The ECB has argued that there is of course also conditionality attached to any purchases, it would buy short term paper only, it could always stop the program, and so on. But Karlsruhe is not completely buying those arguments yet.

The main point here is that the CJEU is a serious Court and is going to conduct a thorough analysis of what is a crucial problem of EU legislation. It, however, does have to rule and the stakes, as well as the pressure for a judgment that will have tremendous political meaning, are enormous.

And the good news there is that in practical terms, as we understand it, the FCC could not, despite what is being asserted by some experts, simply “negate” the CJEU ruling if it feels it does not appropriately address the three main points it has raised to its satisfaction: that the OMT is not an unlimited liability, that purchases would not allow for haircuts (and thus financing) to borrowers, and that the ECB action would not interfere with markets beyond its jurisdiction.

Once the interpretation of EU law is clarified by the CJEU and the case reverts to the FCC, the latter will issue the final judgment based on the findings of the CJEU. In the unlikely event it does choose to disregard them, it could potentially be subject to another CJEU scrutiny (and Germany will be fined). All in all, enormous potential frictions could lie ahead if the CJEU does not adequately address – or give enough political cover to – Karlsruhe’s issues. We expect they will.

The CJEU, Process, and Jurisdiction Law

The CJEU is composed of 28 judges and nine advocate generals – the latter write opinions that the judges tend to follow. The nine AGs come from the main countries (Italy, France, Germany, UK, Spain and Poland, plus three chosen amongst the other 22 countries) and are extremely influential.

The Court sits normally in a three to five judge composition. However, it sits as a Grand Chamber (15 judges) if a Member State or an institution so requests. It can sit also as a full Court (28) when the matter is of utmost importance (that could happen in this case).

Under a procedure that is called “preliminary reference,” the CJEU will have to interpret the Treaty and ECB Statute and clarify if they constitute sufficient coverage for the ECB in its OMT decision. It will deliver its preliminary ruling, and then send the case back to the German FCC after giving it the instruments to make a decision.

The FCC will, however, be “tied” to the CJEU interpretation of the Treaty, which means the responsibility is now all on the CJEU. The jurisdiction issue is essentially over. The punt to Luxembourg is a request by the FCC for interpretation, thus an admission that the CJEU is hierarchically superior and the only court that is competent to judge if there has been a decision “ultra vires” because it is the only one that can judge the “extension” of the Treaty. The CJEU will judge on matters of EU law, and the FCC will continue to monitor further integration attempts by the German government – starting with the ESM final ruling coming next March 18th.

And the Court of Justice’s reply is not merely an opinion, but takes the form of a judgment or reasoned order. The national court to which it is addressed is, in deciding the dispute before it, BOUND by the interpretation given. The Court’s judgment likewise binds other national courts before which the same problem is raised.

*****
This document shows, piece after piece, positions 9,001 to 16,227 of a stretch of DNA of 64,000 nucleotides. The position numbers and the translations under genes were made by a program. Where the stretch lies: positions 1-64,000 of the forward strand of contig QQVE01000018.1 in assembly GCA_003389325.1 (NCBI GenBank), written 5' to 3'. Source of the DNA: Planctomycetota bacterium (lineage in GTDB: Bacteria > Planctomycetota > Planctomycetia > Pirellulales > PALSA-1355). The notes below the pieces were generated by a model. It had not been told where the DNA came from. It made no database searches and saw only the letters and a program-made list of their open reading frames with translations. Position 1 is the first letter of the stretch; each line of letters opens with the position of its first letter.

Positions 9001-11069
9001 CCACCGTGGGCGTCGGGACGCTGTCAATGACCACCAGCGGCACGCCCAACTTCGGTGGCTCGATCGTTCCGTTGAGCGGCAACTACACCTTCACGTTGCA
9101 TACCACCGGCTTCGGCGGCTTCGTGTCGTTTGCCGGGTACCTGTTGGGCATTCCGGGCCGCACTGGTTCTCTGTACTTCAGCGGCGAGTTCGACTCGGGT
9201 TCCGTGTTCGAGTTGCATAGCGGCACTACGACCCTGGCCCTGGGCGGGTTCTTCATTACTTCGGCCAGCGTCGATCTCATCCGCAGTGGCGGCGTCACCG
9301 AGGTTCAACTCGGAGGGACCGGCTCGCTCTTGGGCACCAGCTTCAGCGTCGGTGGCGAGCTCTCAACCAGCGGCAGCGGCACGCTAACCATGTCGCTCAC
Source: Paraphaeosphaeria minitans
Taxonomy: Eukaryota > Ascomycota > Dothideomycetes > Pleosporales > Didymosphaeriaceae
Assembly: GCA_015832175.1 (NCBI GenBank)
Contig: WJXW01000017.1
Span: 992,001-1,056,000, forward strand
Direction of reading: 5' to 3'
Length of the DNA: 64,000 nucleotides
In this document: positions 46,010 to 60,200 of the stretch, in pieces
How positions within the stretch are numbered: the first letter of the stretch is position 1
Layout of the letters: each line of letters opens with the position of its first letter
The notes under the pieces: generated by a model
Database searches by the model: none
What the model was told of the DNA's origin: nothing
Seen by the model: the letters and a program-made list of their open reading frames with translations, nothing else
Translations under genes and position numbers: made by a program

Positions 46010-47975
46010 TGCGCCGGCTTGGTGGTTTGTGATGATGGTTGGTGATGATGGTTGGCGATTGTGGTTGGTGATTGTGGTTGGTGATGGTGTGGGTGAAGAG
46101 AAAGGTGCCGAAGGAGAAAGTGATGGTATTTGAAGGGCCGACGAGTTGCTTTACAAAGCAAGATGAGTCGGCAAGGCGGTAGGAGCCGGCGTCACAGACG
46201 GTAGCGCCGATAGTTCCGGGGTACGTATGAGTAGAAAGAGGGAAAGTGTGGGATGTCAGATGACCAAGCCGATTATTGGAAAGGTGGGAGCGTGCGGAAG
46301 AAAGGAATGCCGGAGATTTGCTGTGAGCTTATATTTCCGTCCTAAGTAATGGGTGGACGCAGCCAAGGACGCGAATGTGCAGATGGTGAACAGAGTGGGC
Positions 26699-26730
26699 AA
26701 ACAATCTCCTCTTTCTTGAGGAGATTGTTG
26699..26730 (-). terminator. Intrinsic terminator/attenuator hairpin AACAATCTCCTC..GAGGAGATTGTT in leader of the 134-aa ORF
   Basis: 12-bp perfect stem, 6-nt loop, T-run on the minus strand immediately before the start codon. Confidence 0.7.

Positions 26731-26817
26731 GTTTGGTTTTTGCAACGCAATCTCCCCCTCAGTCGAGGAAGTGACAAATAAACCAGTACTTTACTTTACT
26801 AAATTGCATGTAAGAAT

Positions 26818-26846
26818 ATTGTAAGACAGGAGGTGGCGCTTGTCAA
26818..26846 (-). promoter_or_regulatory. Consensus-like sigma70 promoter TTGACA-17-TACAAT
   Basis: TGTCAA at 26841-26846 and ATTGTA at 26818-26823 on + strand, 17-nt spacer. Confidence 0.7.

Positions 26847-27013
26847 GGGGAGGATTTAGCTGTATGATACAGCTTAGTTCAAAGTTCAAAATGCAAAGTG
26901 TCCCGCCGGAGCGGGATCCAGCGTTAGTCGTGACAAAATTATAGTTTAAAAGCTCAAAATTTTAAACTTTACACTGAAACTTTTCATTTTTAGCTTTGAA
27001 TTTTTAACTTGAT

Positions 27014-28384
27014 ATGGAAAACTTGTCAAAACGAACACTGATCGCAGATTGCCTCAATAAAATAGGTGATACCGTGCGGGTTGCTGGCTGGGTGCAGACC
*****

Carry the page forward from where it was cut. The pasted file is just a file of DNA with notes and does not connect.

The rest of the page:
From the Court’s website: The Court of Justice’s reply is not merely an opinion, but takes the form of a judgment or reasoned order. The national court to which it is addressed is, in deciding the dispute before it, bound by the interpretation given. The Court’s judgment likewise binds other national courts before which the same problem is raised.

The political battles, however, will be far from over.

Opening the Political Can of Worms

A positive CJEU judgment could very well come with negative political consequences that could be felt in Germany, and in other creditor states, especially if it was felt the CJEU were in effect “rolling” Karlsruhe.

The judgment could come as late as mid-to-end 2015, and almost definitely well after the EU Parliamentary elections this May. But the FCC has nevertheless given a strong assist, and platform, for all Eurosceptic populist parties in Germany, and elsewhere, in the meantime.

In fact, you may recall that in our last report (SGH 1/29/14. “Germany: The ECB OMT Constitutional Court Challenge”) we also noted suspicions that the plaintiffs in Karlsruhe were well aware of the legal holes in their court case (including on the critical jurisdictional issue), but were proceeding with it anyway as simply keeping the challenge alive would serve their important political goals of highlighting EU “power creep” to the German electorate.

The FCC has helped them, and other northern and creditor Eurosceptic parties, (Germany, Netherlands, Finland, the UK), in spades.

However, it is worth noting the political consequences of an ultimate affirmation of the OMT could be felt in exactly the opposite way in the periphery and debtor countries. There, it would strengthen the hands of the embattled pro-integration groups by affirming EU assistance to their countries, while taking the wind out of the sails of their own Eurosceptic groups (Syriza, 5SM, etc.).

Meanwhile, the circumstance that the CJEU will have to essentially give a political statement will bring us back to square one: and namely, the ball will be in the Member States’ courts to build a fiscal and economic coordination that would avoid such situations in the future.

And in EU capitals, governments are very shy on the matter because they know the truth very well: and that is that the ECB ended up having to cover for them, and did what the Member States themselves should have done a long time ago.